This is the biggie – and am I ever having problems with it this semester. I taught for several years at Middle College High School, located at San Joaquin Delta College in Stockton. That, apparently, was a very unique situation – one I wasn’t fully aware of til I hit “comprehensive” high school. At MCHS I began teaching using iBooks and Canon ZRs and no textbook – everything the kids learned came right out of my head. Principal Jeff Thompson, when I asked if I could use a textbook. told me he preferred I make it as up to date as I could and to find web and other resources. What did I know? I was a rookie teacher, so I did what he told me to do. That’s when I came up with my original three-part assignment grouping: Basic Shots, Animation, Autobiography. In my thinking, these lead logically from one to the next and got kids up to speed on both techology and thinking.
So here it is – the third assignment. Autobiography. Whereas Basic Shots was simply learning to point the camera, hold it steady for ten seconds, choose shots and title with definition…and Animation was a team building that teaches patience…Autobiography is the whole enchillada. Without realizing it, students are actually producing a full-scale television news package. There’s a stand up (on camera segment), narration, interview, cover shots, music/natsound and titling.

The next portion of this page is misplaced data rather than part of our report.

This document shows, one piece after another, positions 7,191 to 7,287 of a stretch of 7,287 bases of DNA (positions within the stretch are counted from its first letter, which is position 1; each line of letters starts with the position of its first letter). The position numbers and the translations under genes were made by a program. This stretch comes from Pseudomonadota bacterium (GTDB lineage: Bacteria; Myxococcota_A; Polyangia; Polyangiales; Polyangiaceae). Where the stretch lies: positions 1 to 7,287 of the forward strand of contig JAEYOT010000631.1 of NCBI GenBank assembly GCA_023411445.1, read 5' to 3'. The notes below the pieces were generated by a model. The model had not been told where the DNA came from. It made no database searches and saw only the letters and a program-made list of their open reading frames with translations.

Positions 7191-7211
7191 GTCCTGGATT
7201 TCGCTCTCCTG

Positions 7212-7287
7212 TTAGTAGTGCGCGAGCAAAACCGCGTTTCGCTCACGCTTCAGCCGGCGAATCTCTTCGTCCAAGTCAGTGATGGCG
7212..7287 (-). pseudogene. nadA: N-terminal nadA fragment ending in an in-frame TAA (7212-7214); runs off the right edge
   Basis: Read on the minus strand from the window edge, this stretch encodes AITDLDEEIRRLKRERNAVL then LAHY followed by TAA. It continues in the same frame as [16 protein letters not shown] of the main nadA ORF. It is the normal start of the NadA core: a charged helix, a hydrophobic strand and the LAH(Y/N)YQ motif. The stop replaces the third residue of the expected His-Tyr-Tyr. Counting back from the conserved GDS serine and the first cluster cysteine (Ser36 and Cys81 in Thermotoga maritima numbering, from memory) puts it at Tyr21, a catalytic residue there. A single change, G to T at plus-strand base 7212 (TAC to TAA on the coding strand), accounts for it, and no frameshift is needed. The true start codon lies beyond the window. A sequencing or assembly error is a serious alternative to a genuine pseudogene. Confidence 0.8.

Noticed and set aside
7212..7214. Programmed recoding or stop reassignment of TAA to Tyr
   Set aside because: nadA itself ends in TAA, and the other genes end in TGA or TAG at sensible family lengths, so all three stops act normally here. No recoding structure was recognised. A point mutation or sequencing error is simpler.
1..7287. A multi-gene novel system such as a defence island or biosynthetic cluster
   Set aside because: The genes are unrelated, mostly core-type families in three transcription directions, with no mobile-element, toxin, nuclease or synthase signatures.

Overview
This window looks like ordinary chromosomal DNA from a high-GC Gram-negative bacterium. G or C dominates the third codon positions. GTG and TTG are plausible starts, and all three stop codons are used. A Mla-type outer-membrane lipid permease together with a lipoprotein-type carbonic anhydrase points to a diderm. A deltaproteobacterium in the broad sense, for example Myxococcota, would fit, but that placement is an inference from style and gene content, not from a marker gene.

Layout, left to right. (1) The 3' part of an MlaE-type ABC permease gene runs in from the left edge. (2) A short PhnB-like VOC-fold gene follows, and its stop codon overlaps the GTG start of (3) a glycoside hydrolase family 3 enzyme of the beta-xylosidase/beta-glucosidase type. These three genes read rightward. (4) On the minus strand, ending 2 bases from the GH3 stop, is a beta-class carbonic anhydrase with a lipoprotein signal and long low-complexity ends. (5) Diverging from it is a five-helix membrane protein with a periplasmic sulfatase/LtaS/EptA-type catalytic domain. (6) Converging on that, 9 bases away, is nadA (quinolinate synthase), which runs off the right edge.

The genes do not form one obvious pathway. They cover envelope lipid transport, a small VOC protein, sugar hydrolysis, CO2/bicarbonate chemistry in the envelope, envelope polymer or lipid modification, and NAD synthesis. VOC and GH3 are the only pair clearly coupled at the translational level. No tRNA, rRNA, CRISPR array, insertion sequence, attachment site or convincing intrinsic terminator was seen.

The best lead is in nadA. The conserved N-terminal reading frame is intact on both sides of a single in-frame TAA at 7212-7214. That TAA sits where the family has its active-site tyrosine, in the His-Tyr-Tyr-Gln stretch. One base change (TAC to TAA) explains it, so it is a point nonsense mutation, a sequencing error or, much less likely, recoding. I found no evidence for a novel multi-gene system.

Here are the requirements.
Must have one minute of narration in which you talk about your life. (at least ten seconds of this narration will be on camera/memorized)
Must have one interview that runs ten to thirty seconds.
Must have music under narration
Eight or more photographs (or video) of yourself at various stages of life.
Title slide and credits slide (must credit anyone/everyone who helped – including music source)
Total running time (TRT) between two to five minutes.
My problems this semester have more to do with the logistics of ongoing construction on a new campus (McNair) than with students or me. It took almost four weeks to get into the studio and get cameras and computers. The students were pretty decent about it, considering more than half had been thrown in the class without signing up. So they came in with certain expectations and got lecture and DVDs of news shows and cooperative assignments – but no cameras or computers or the “fun stuff.”
So wish me and my kids luck – they don’t know it yet, but with all of the issues we’ve had getting into the studio, I’ll probably back down from my “hard guy” stance and give them extra time to finish up their work. After all, at my old school they had a lot more time and a lot more goodies.